i) Behavioral
ii) Mental
iii) Physical Symptoms Mania Episode (DSM-IV-TR) A distinct period of persistently elevated, expansive or irritable mood,
lasting throughout at least 4 days, that is clearly different from the usual nondepressed mood.
Less severe and less disruptive version of manic episode.
Doesn’t cause marked impairment in social or occupational functioning. Hypomanic Episode (輕度狂躁) Level of neurotransmitters

Cortical activities
Caudal ventral prefrontal cortex(cVPFC) depend on the mood

Genetic predisposition
twin studies
Greater genetic contribution to bipolar I disorder than to unipolar disorder 1. Biological factors Presence of manic or hypomanic episodes, preceded or followed by periods of depression
(video) Bipolar Disorders Cyclothymic Disorder mood disturbances with alternate manic and depressive episodes
lacks certain extreme symptoms and psychotic features, such as delusions
less serious version of full-blown bipolar disorder 2 Recurrent disorders

Bipolar I Disorder: Manic or mixed episode and major depressive episodes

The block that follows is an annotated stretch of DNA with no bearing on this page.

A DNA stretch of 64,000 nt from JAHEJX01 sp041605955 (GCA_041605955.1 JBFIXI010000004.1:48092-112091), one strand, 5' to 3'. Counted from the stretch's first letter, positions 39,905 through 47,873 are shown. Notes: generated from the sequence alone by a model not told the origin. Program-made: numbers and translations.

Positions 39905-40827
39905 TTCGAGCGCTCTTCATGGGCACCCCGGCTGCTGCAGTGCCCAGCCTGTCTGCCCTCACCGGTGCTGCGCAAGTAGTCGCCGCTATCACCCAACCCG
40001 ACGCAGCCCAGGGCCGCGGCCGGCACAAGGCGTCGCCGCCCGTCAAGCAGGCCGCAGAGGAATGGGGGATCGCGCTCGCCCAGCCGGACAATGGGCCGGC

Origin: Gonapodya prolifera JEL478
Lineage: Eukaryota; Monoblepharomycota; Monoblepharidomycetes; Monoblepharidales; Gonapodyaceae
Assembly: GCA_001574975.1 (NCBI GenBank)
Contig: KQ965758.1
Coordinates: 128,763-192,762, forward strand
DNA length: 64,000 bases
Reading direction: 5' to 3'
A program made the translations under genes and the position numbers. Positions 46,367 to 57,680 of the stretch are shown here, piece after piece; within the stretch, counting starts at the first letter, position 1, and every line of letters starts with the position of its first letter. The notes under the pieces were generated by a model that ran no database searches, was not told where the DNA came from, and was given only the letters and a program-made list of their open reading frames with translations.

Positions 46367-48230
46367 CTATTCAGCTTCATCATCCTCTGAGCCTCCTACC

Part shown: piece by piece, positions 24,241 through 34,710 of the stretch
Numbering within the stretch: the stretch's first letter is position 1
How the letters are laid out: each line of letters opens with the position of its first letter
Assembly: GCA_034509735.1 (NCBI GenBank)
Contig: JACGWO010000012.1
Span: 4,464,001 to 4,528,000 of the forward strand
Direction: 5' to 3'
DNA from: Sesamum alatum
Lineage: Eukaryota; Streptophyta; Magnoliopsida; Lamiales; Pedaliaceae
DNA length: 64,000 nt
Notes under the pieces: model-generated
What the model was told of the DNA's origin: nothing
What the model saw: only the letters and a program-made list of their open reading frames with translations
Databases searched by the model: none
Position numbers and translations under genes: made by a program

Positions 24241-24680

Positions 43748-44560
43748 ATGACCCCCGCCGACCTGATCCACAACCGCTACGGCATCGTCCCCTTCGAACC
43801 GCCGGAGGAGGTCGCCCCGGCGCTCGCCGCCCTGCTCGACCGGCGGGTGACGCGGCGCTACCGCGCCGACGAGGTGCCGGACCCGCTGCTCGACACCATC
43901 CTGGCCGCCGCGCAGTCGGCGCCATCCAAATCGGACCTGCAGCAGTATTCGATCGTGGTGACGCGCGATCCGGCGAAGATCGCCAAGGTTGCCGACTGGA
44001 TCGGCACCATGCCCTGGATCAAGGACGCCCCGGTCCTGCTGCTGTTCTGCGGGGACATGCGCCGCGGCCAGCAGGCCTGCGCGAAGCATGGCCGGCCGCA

Bipolar II Disorder: Hypomanic episodes and major depressive episodes. May evolve into bipolar I disorder Bipolar Disorders (I and II) Maybe misdiagnosed as unipolar disorder

Duration of manic and hypomanic episodes tends to be shorter than the duration of depressive episodes

More severe symptoms and more role impairment than unipolar disorders Bipolar Disorders Independent life event:
independent to a person's behavior and personality
e.g. job losing

dependent life events :
related to a person's behavior and personality
e.g. conflict with spouse

causal factors of depression:
dependent > independent Unipolar V.S. Bipolar disorder

Subcortical brain regions, including the basal ganglia and amygdala

Bipolar disorder: Enlarged
Unipolar disorder:reduced
Bipolar patients: Increased activation 1.Biological factors Stressful life events 4. Stress Adult in Hong Kong
The morbidity of depression: 8.8%
(Female: 9.7%, Male: 6.8%)

The morbidity of bipolar I disorder: 3.9%
(Female: 4.9%, Male: 2.7%)

For every 100 Hong Kong adults,
8% may suffer from depression.